Reader Brian Knotts called our attention to this remarkable Reuters photo caption:
Military honor guard enter the Buenos Aires’ Cathedral past graffiti left by unknown assailants that reads: ‘Universal Nazi Church’ and ‘Benedict addict XVI’ on April 20, 2005. The choice of conservative German Cardinal Joseph Ratzinger as the new Pope divides Latin America, a region where he battled leftist priests and whose poor and hungry often cannot afford to follow Roman Catholic doctrine. Joy was tempered by disappointment the new Pontiff was not from Latin America, home to about half the world’s Catholics. REUTERS/Ricardo Abad-DyN
Is there any hint of disapproval of the “Universal Nazi Church” slur? If so, it’s too carefully hidden for me to spot. On the contrary, Reuters appears to believe that this sort of “division” is the natural consequence of naming a “conservative” as Pope. And note the claim that Cardinal Ratzinger’s selection “divides Latin America,” where Catholics were allegedly disappointed that one of their own was not selected. Does Reuters really believe that disappointed Argentine Catholics are the ones who slandered their faith as the “Universal Nazi Church”? Isn’t this obviously an anti-Catholic smear that has nothing to do with either doctrinal differences or regional rooting interests?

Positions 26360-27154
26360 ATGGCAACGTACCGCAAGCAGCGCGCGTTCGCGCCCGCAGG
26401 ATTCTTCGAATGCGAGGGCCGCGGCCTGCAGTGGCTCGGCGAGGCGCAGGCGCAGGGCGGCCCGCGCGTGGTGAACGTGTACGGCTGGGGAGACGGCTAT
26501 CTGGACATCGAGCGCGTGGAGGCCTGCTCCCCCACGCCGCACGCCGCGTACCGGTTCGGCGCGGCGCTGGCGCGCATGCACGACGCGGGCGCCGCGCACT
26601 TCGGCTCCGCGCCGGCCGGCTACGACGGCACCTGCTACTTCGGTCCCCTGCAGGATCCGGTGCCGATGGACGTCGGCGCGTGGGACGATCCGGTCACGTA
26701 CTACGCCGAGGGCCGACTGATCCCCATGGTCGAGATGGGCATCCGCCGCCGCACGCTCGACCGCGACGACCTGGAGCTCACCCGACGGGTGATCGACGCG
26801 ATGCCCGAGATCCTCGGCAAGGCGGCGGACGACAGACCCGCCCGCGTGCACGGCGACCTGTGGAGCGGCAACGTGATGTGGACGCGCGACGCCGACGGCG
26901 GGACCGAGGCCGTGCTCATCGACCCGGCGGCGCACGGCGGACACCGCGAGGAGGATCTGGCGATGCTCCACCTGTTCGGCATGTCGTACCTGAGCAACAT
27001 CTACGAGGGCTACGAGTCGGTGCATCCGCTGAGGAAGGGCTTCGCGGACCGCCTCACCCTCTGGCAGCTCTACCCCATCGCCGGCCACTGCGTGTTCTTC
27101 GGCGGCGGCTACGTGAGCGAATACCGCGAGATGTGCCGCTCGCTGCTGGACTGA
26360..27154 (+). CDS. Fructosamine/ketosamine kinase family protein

Most of all, though, the claim that Latin America’s “poor and hungry often cannot afford to follow Roman Catholic doctrine” is astonishing. This is a whole new perspective on history: Catholicism is a country club faith that is very expensive to pursue, and therefore is available only to the affluent! It would be wonderful to hear Reuters try to explain what Roman Catholic doctrines are too expensive for the people of Latin America to follow. And then they could explain why Catholicism is experiencing explosive growth in Latin America, Africa and Asia, while languishing in the more affluent Europe and North America.